Responsibility and blame in the security sector
Security is a serious issue; getting it right can protect a business from commercial damage and its employees from harm
It’s understandable why those appointed to sign off on security decisions can feel a huge weight of responsibility on their shoulders. The role of a decision-maker can be likened to that of a goalkeeper.
No matter how many great saves you make, people will only remember your worst mistakes.
When security works perfectly it’s unlikely that those responsible will be congratulated or even acknowledged. It’s only when a breach occurs that discussion is raised as people look to place blame. So what exactly are the challenges faced by security decision makers and what role does responsibility and blame take?
Barriers to accountability
Security is often seen as a “black art” by businesses. Clients who do not fully understand security or perhaps don’t even value it can be influenced into making misinformed decisions based on price.
This can be counter-intuitive as initial cost and lifetime cost are often disparate. Carefully selecting a security measure based on effectiveness, quality and lifetime will be more cost-efficient, reduce maintenance fees and offer a better standard of security in the long term. Making these decisions intelligently requires proactive research and an understanding of regulatory bodies and their recommendations.
For example, the Loss Prevention Certification Board (LPCB) makes assessments and provides guidance on security specification which is available to designers and specifiers.
Another challenge is making sure that business owners realise and appreciate the threats they face. It can be difficult to convince CEOs to spend money on something they can’t see. Too many take a passive approach, avoiding considering potentially catastrophic consequences until there is an attack close to home.
Fear and blame culture
Worry invariably plays a part in decision-making, whether it’s a concern about being blamed for security failures or the risk of incident as a result of cutting corners to avoid going over budget. Unfortunately, when it comes to security, fear, impatience and the desire to be seen to be taking action often lead to uninformed or rash decisions.
Security decision-making needs to be founded on evidence, risk analysis and modelling. According to research we conducted amongst UK security decision makers, 81% said the consequences of their company’s physical security being compromised are significant. However, 41% had a reactive, passive or indifferent approach to security. This suggests that while they understand the risks, many are not acting on them.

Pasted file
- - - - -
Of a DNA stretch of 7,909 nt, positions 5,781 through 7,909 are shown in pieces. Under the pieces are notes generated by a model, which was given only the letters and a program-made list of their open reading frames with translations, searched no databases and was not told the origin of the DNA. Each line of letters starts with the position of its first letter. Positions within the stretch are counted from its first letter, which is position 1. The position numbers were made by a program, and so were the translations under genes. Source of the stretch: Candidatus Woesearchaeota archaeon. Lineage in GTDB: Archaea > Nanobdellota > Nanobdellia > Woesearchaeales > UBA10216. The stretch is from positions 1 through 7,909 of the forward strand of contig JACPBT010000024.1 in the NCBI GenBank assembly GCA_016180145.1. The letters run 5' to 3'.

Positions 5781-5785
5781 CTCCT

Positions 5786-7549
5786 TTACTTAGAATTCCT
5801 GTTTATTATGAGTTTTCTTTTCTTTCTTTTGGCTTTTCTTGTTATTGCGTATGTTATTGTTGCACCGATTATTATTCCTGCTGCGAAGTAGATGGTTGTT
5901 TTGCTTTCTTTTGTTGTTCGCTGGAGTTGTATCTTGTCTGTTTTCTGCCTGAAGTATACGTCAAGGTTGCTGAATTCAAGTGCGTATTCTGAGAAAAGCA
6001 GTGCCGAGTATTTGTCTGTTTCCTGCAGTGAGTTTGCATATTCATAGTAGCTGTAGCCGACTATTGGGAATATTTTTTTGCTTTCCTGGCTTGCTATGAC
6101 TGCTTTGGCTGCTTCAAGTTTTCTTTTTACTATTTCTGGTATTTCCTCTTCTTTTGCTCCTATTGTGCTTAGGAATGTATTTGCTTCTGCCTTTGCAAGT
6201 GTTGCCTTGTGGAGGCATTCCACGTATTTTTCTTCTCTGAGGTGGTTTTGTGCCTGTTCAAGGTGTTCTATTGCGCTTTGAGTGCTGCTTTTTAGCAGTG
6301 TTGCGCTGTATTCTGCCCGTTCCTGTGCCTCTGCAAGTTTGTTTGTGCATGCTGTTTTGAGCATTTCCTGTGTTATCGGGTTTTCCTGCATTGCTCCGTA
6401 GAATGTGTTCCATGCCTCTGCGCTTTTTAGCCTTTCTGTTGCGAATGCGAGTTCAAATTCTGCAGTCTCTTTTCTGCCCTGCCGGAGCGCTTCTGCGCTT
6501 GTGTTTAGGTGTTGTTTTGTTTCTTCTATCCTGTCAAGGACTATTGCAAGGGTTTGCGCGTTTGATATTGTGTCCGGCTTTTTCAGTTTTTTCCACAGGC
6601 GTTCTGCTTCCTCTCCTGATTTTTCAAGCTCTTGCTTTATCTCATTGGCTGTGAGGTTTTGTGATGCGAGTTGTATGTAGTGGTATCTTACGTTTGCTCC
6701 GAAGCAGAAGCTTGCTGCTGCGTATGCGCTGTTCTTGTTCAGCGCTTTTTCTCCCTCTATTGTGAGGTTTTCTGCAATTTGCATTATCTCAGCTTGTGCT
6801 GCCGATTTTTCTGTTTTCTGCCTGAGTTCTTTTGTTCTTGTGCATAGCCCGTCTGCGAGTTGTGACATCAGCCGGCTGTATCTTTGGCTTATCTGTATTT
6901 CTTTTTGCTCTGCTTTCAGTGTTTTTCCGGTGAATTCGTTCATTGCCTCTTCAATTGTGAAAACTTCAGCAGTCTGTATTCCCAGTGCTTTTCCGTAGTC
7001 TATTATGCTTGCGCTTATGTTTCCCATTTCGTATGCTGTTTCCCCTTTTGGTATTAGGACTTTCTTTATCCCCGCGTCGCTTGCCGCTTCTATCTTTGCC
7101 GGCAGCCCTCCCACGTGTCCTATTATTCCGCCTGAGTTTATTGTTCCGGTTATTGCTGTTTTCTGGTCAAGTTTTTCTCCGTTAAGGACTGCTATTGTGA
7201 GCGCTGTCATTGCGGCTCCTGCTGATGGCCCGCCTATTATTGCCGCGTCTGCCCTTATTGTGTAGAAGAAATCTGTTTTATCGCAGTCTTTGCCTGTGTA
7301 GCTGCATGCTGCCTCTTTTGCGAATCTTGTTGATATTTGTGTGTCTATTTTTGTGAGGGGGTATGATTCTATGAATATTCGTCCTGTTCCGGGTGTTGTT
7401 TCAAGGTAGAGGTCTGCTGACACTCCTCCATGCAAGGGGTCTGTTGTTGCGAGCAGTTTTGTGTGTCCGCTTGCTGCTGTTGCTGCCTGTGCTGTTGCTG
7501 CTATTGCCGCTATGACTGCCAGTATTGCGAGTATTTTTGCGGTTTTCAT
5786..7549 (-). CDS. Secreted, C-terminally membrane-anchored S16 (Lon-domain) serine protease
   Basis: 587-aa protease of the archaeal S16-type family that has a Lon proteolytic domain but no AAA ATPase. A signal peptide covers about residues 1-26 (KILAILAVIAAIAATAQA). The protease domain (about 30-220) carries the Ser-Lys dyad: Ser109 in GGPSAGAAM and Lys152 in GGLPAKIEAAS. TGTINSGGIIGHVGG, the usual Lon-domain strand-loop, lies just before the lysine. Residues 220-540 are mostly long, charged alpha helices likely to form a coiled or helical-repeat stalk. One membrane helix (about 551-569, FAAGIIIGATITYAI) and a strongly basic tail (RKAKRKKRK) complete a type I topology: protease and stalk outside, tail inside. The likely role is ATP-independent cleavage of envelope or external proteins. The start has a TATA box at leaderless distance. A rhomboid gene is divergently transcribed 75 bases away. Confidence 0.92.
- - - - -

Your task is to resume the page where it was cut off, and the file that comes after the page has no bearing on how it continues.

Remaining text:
Framing security within the context of risk and vulnerability can help business owners quantify security decisions as commercial ones. All companies have risk registers. Business people understand that if their service is vulnerable, it has an impact on the bottom line, although they don’t always consider security in this way.
Our findings highlight the reason for this contradictory approach is largely due to costs and resourcing, cited as a challenge for over 75% of those commissioning security projects.
Who is responsible for physical security?
Everyone within a business has some responsibility for maintaining the safety and security of a site. Poor staff training and ineffective processes can undermine even best-in-class security investment and design, leaving a company vulnerable.
We asked those working in security specification who they thought was responsible for physical security at their workplaces. While a large percentage said their employer (70%), one in five (18%) said building management and 5% suggested it was those who designed and constructed the building, suggesting a lack of clarity over who is responsible.
In some cases where national security is concerned, even the public plays a significant role and should be kept informed about major issues. Here, the media can have a big influence. Heightening fears of perceived, and sometimes inaccurate threats directly impacts the security measures being specified and implemented.
Businesses, regulatory bodies, designers, architects, contractors, property managers and even tenants all have a role to play in assessing and managing risks, physical security and ensuring safety. Security is serious and as such, those making decisions feel the weight of responsibility. However, this should not distract them from making choices based on assessment, research and expertise without worrying about blame.
Managing Director, Jacksons Fencing